Do Racial Disparities in Private Transfers Help Explain the Racial Wealth Gap? New Evidence From Longitudinal Data


How do private transfers differ by race and ethnicity, and do such differences explain the racial and ethnic disparity in wealth? Using the Panel Study of Income Dynamics, this study examines private transfers by race and ethnicity in the United States and explores a causal relationship between private transfers and wealth. Panel data and a family-level fixed-effect model are used to control for the endogeneity of private transfers. Private transfers in the form of financial support received and given from extended families and friends, as well as large gifts and inheritances, are examined. We find that African Americans and Hispanics (both immigrant and nonimmigrant) receive less in both types of private transfers than whites. Large gifts and inheritances, but not net financial support received, are related to wealth increases for African American and white families. Overall, we estimate that the African American shortfall in large gifts and inheritances accounts for 12 % of the white-black racial wealth gap.

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  1. 1.

    We define private transfers as (1) financial (e.g., cash, checks) support given and received and (2) large gifts or inheritances received. These transfers may be inter vivos (made during the giver’s lifetime) or inherited (takes effect upon the giver’s death). Both transfer types can be intergenerational (between different generations) or intragenerational (within a generation). Data used for this analysis capture interhousehold transfers (between households), not intrahousehold transfers (within a household), although our models control for family coresidence.

  2. 2.

    For example, Cox (1987) used the President’s Commission on Pension Policy survey from 1979, Wilhelm (2001) used the 1989 wave of the PSID, Avery and Rendall (1997) used the 1989 SCF, and Menchik and Jianakoplos (1997) used the 1989 SCF and 1976 wave of the National Longitudinal Survey of Mature Men.

  3. 3.

    For instance, a person gives money to his unemployed relative (or friend) as insurance for receiving similar help in the future when he faces a financial emergency.

  4. 4.

    There are fixed costs associated with the purchase of a home, so the benefits of the home purchase would be observed over time.

  5. 5.

    The PSID added 441 immigrant families in 1997 and 70 families in 1999.

  6. 6.

    Prior to 1999, wealth information was collected in 1984, 1989, and 1994.

  7. 7.

    Our analysis by race and ethnicity is based on the race and ethnicity of the head of the household; interracial marriage is relatively rare in the PSID sample.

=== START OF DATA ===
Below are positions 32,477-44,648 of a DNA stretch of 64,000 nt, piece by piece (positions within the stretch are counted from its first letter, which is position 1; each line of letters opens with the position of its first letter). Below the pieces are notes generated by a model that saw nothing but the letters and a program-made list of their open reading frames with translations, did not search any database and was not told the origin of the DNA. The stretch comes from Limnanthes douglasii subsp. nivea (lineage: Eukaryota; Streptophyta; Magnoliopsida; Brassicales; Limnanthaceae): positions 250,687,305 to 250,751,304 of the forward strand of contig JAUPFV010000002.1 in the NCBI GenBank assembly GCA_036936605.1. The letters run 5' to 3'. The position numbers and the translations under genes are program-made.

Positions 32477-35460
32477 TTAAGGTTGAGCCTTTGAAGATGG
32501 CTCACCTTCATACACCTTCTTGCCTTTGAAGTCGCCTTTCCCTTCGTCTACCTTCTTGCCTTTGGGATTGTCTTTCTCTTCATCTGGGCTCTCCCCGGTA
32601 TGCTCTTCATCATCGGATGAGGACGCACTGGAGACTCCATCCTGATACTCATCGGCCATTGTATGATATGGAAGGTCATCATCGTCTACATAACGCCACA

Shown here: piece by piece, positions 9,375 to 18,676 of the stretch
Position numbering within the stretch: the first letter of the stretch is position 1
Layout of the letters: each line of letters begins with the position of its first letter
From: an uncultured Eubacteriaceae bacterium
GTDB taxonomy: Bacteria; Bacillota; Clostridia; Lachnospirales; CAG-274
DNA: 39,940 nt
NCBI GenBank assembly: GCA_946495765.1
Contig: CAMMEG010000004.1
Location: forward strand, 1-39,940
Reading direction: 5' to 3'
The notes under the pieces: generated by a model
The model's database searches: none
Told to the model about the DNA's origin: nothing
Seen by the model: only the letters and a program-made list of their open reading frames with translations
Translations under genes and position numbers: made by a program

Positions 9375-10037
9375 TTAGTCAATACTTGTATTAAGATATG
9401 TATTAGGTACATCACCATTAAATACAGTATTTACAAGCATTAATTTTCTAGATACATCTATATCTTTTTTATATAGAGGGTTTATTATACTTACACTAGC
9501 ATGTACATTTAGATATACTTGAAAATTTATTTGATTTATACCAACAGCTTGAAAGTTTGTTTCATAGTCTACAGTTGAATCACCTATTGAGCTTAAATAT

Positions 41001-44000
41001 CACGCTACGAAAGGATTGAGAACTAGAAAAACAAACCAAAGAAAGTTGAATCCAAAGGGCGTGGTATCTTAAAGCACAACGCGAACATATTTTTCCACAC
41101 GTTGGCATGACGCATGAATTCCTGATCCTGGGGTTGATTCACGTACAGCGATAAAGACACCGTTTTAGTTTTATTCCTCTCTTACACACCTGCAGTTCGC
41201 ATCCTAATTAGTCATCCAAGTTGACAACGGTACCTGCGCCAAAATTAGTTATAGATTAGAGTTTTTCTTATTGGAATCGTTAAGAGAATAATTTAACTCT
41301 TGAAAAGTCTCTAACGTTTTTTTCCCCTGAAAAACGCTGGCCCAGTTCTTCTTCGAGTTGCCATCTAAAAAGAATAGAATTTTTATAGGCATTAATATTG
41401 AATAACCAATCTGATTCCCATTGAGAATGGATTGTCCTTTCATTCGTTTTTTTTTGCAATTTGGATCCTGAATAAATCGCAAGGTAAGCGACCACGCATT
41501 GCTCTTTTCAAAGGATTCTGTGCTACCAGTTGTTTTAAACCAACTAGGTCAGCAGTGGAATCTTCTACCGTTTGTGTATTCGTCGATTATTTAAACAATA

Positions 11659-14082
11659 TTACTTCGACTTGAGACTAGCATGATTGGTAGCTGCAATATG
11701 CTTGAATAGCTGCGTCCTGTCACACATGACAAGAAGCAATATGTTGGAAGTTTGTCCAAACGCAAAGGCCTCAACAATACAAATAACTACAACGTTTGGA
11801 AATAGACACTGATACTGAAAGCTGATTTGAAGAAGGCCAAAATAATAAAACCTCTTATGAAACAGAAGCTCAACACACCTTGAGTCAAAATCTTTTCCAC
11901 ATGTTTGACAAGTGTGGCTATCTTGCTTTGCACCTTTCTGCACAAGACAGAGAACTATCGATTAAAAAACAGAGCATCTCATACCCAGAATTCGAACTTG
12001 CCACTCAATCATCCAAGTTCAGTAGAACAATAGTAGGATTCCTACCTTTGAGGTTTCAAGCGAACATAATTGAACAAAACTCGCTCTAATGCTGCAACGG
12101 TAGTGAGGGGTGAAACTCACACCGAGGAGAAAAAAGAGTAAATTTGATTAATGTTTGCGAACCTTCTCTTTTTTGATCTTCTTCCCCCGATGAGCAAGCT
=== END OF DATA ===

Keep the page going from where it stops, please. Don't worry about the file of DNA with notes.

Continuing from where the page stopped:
8. 8.

    We have information only on number of parents living as reported in 2007, so this variable is not time-varying in our empirical models.

  9. 9.

    When the PSID shifted to biennial interviewing, it began collecting many, but not all, data items for each of the two prior years. Although income support received from two years ago is collected, income support given is collected only from the past year, not two years ago. Thus, we are not able to construct a measure of net support received two years ago.

  10. 10.

    Our measure does not include loans or charitable contributions to organizations.

  11. 11.

    The PSID does not provide information that allows us to separate transfers given by the family head and spouse/partner from those given by other family members.

  12. 12.

    Whether omitting loans that convert to gifts results in an underestimate or overestimate can be understood in an omitted variable bias framework. If people who receive loans that convert to gifts are less likely to receive a large gift or inheritance, then we underestimate the relationship between large gifts/inheritances and wealth. If, on the other hand, people who receive loans that convert to gifts are more likely to receive a large gift or inheritance, then we overstate the relationship. If the two are uncorrelated, bias is not an issue.

  13. 13.

    These differences in wealth stem from lower asset holdings for minorities, not from higher debt.

  14. 14.

    The wealth differences by race and ethnicity remain large and statistically significant when measured with means instead of medians. For example, mean wealth for black non-Hispanics, Hispanics, and white non-Hispanics was $75,571, $129,686, and $311,214, respectively, during the 1999–2007 period.

  15. 15.

    Recall that although transfer income received at t – 2 is collected, transfer income given at t – 2 is not collected.

  16. 16.